On Friday morning our class presented their various works. Everyone had different issues all arising from time vs ambitiousness vs ability with software. However the main focus of the project was the ideas behind Play. Our cat was not finished, it groomed itself and blinked while there was no interaction and it looked sideways at the participant if it detected some action, but it was also meant to pounce forward and then follow movements with it's eyes. Originally I wanted the cat to play with it's paws and and move closer to the screen to smell if the participant approached the screen. But that kind of stuff was now stripped out.
There were so many groups on presentation day and by midday everyone had had enough and our group had not yet presented. I let it slide as it became apparent that the critique although valuable was not critical. Our idea wasn't going to be changed in any dramatic way at this point, I had to get the rest of the program working and complete the other parts of this assignment. That's how I've spent the weekend, I've had to simplify the cat's eye-tracking a bit further, and I'm mildly annoyed that all of this work for the good of the group comes at the expense of any personal submissions that I also have to make. Well, it might, there is still a few more hours before hand in.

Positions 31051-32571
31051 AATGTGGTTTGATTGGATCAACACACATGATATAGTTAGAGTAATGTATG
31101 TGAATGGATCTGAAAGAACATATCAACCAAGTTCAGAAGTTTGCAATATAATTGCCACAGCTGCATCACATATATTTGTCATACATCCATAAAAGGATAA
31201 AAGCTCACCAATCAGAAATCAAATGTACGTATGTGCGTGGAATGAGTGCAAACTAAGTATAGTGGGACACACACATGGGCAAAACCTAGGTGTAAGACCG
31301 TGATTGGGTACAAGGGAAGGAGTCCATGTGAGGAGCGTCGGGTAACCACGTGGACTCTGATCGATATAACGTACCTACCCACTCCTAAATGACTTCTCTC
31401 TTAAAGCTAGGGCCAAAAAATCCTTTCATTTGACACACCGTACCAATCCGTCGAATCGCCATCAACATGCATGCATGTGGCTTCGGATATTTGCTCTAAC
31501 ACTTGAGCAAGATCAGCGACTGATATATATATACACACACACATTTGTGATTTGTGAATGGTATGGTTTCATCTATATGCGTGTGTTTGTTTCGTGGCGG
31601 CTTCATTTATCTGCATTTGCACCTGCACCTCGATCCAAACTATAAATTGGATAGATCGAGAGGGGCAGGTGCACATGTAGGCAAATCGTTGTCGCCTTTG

I'm quite glad this is over, I'd like to have explored some concepts more and not get bogged down in details of how to actually get things working, and while I found my group fairly agreeable I still think I work better alone. Coming up with an idea worried me enough to join a team but I wound up executing a lot of the product anyway so I can probably handle doing things on my own, and with the added bonus of being able to make decisions quicker and not having to commit to be somewhere when it serves no other purpose than to demonstrate that one is actively working on the project.